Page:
EMAIL DEVOTIONAL – WEEK of all Saints Sunday
The iron in our blood, the calcium in our bones and the oxygen we breathe are the physical remains – ashes, if you will – of stars that lived and died long ago. ~~Ray Jayawardhama
Or if you are a Joni Mitchell fan, you might find yourself thinking of her lyrics from the song “Woodstock”: We are stardust, billion year old carbon. I find myself thinking about these cuttings on the floor of the sermon prep room in my mind … leftovers that never made it into the Sunday sermon for All Saints Sunday. I loved this idea of the cosmic dust of the stars in the sky being a part of my life. It boggles my mind to think of this connection to the entire universe that we bear in our very own cells … and it gets me thinking about the “communion of saints” as we name those who have passed from this life into the next. Is it possible that a small molecule of Abram resides in my skull? Or a tiny atom of Balaam (or maybe his talking ass) populating my throat tissue. Sometimes when I say stupid things, I can believe it quite easily. What does this cosmic connection to our lives in the moment mean for us in our earthly lives?
At its most basic level it reminds us that death is not the antithesis to life. It is not the arch enemy of our earthly existence. We may think of it that way because this is all we know at the moment, but in truth it is simply a next step in our journey as a child of God, as we travel on our way to the Kingdom God has prepared for us. But at a deeper level than that, maybe it is also a reminder of our tangible connection to the saints of every time and place. Maybe it proclaims to us that All Saints’ Sunday is not solely about our remembering those we have lost. But that it is also about acknowledging that we possess within our very cells and tissue the fragments of God’s good creation … God’s saintly creations … and that whether we live or whether we die, we are always part of this communal landscape that is the goodness of God’s garden.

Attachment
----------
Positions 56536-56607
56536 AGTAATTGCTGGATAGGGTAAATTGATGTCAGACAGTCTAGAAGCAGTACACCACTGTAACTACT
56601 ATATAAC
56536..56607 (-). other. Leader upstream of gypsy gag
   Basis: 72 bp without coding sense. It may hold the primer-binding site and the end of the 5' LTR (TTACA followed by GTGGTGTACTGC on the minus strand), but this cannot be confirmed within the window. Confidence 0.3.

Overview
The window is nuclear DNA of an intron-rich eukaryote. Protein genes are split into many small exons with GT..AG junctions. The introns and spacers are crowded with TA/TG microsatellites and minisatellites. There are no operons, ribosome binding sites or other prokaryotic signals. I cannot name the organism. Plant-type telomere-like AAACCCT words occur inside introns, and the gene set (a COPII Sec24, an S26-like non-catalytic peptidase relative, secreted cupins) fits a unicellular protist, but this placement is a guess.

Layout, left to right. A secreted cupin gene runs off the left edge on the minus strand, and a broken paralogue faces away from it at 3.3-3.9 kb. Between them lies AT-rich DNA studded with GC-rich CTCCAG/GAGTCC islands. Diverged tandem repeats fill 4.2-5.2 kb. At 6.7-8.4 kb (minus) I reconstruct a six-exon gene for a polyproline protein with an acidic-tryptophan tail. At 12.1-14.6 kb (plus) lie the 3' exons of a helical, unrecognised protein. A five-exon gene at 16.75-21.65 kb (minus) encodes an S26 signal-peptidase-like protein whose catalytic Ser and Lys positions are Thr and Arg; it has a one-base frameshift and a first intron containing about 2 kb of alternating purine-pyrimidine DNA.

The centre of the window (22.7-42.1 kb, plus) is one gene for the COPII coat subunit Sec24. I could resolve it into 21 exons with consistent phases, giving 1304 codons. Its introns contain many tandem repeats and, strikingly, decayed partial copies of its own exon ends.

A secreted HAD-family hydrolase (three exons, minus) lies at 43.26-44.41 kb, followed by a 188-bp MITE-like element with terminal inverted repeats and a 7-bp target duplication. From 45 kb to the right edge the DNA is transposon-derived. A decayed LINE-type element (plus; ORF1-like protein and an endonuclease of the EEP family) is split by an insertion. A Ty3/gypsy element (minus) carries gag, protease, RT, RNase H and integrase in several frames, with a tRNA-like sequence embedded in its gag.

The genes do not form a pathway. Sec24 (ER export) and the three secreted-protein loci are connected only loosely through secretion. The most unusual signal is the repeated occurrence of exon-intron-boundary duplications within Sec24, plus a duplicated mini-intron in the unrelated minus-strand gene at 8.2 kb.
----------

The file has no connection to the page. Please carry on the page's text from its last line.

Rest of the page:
So in your thoughts and prayers in the coming days, why not consider how your life might be different, if those you have loved and lost, were not just residing in a grave-site at the local cemetery … but were instead literally a part of who you are at this moment of time? What if your departed loved ones actually travel through this life with you, in a tangible and physical way? Yeah, yeah, I know, I know … its a wacky idea … and the science doesn’t add up … the timing or the natural world’s biological recycling process doesn’t allow it. But we’re talking theology here, not science. What if? ……….
… oh … and don’t forget that little nod to “ashes” in the opening quote. You might just see that again next February 14.